6/14/13: Fires impacting Arizona’s water
Flagstaff Business News
Friday, June 14, 2013
Few things are as refreshing as an ice-cold glass of water on a sizzling Arizona summer day. However, many of us do not look past the faucet to consider the journey water takes to quench our thirst. In fact, most of the water in Arizona’s reservoirs comes in as runoff from our forested uplands. Therefore, scientists say the quality, affordability and abundance of Arizona’s water are largely determined by the health of our high-country forests.
Scientists also say our forests are at risk, threatened by drought, massive insect infestations and intense firestorms like the Wallow and Schultz fires. And when our forests are at risk, so is our water.
“Catastrophic fires have a huge impact on the landscape and water that runs off,” said Salt River Project Senior Hydrologist Tim Skarupa. “On hillsides torched and depleted of vegetation, the rain no longer is absorbed by plants and soil. It can quickly build into a powerful raging river, eroding slopes and moving downed logs and sediment as we’ve experienced in Greer and Flagstaff. The debris is deposited into waterways. Tons of silt fill up reservoirs and clog water systems.”
In addition, Skarupa says these flood events elevate the levels of organic material in waterways below. Treating the water for harmful microorganisms and removing sludge and silt from reservoirs costs millions of dollars that will have to be paid by governmental agencies or, essentially, taxpayers.
With the increased size and intensity of Arizona wildfires in the last four decades, the costs to fight today’s fires and recover from the ensuing damage are enormous. A report by the Rural Policy Institute and Ecological Restoration Institute at Northern Arizona University estimates the total cost of the Schultz fire, including damage from post-fire flooding, to be between $133 and $147 million.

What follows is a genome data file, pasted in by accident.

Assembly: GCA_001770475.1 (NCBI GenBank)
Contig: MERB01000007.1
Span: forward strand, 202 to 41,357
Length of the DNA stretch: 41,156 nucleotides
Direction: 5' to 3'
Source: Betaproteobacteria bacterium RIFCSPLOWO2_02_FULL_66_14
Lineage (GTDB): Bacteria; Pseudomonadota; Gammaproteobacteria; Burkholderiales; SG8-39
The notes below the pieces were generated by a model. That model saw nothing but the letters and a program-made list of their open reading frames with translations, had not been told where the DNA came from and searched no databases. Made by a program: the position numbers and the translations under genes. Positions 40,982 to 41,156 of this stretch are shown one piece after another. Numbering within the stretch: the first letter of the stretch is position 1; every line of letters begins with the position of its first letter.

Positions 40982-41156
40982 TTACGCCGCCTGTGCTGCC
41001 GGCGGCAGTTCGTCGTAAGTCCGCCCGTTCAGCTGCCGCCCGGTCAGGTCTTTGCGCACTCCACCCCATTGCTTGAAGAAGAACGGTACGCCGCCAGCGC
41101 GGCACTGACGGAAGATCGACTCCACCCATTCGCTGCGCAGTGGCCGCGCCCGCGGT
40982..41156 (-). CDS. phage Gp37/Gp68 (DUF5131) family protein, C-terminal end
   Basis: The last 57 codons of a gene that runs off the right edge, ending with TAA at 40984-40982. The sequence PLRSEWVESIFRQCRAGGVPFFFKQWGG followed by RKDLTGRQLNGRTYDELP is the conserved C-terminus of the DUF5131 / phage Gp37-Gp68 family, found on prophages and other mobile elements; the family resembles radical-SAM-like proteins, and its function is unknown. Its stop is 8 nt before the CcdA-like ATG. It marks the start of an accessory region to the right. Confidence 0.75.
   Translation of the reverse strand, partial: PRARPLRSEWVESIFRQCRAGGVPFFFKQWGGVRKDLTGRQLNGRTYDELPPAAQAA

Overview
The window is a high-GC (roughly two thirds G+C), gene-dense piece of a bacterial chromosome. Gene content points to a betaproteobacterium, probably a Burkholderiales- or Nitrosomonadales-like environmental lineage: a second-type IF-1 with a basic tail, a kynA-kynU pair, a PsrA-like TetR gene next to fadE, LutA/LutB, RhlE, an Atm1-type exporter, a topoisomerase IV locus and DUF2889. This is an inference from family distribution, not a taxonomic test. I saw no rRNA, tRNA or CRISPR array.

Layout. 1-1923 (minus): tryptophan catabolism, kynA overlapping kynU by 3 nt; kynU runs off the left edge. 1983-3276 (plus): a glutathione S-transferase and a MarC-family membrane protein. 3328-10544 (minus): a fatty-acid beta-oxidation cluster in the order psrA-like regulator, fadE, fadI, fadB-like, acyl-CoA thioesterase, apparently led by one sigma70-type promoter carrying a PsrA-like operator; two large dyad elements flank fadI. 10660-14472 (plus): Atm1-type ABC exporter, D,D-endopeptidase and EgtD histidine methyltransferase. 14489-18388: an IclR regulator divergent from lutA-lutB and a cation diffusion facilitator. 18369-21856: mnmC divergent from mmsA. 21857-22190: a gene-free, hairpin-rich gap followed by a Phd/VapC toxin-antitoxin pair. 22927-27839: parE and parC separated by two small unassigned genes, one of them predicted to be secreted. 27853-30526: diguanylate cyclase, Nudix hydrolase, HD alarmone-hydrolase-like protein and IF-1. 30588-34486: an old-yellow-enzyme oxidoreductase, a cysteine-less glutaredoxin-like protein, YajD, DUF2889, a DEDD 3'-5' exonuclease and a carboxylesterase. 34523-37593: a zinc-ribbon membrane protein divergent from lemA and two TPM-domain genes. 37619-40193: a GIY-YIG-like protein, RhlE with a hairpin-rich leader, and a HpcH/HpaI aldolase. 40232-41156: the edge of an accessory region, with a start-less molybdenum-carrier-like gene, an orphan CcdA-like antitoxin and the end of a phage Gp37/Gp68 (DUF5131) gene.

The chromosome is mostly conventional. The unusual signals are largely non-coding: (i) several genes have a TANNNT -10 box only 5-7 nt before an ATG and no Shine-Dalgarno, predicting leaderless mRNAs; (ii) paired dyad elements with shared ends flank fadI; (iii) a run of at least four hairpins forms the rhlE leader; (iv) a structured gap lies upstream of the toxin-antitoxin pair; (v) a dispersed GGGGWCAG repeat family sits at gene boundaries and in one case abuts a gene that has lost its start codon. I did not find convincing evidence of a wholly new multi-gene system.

“Responding to catastrophic wildfire like the Schultz fire and subsequent flooding can cause financial chaos for local governments and financial devastation for affected property owners,” said Coconino County Supervisor Mandy Metzger.
So as the Forest Service embarks on the nation’s largest forest health project – the Four Forest Restoration Initiative (4FRI) – hydrologists with the ERI and SRP see an opportunity to study and compare the impact on water yield and infiltration into the soil for the benefit of the whole ecosystem, based on different levels of thinning and burning treatments.
“Because 4FRI treatments will be applied at a landscape scale and are expected to have significant effects on water quality and quantity for both ecological use and downstream water use by human communities, it is critical to quantify these effects in the early years of 4FRI,” said NAU Hydrogeology Professor Abe Springer, Ph.D. “We’ll be able to identify optimal forest patterns for the accumulation and retention of snowpack, and inform management decisions across the landscape.”
Thus, NAU and SRP are planning to engage in an extensive Paired Watershed Study to evaluate the effects of forest health treatments on surface water runoff, groundwater recharge, soil water storage and the evaporation of snow.
“We expect surface water and groundwater yield will increase significantly where basal area [tree density] is decreased by at least 30 percent,” said Springer.
ERI research shows southwestern ponderosa pine forests averaged 25 to 50 trees per acre before settlers arrived in the 1800s. Today’s forests can have hundreds of small trees packed into an acre. Excess trees fuel large wildfires while their overlapping treetops and branches keep sunlight and snow from reaching the ground.
“A lot of studies show reducing the canopy cover of the forest increases the water supply, but those studies were done on treatments that were not restoration treatments, which are based on the historic structure of the forest,” said Skarupa.
ERI Executive Director Wally Covington, Ph.D., has long promoted the need to return overcrowded and unhealthy forests to their pre-settlement condition so fire can perform its natural role as nature’s housekeeper, cleaning up debris on the forest floor and recycling nutrients.
“The Watershed Study with Salt River Project will help us better understand water and energy balances, as well as natural resource responses to restoration treatments,” said Covington. “Such information is essential, not only to ensure healthy forests and watersheds for current and future generations, but also to advance our fundamental understanding of ecological restoration.” FBN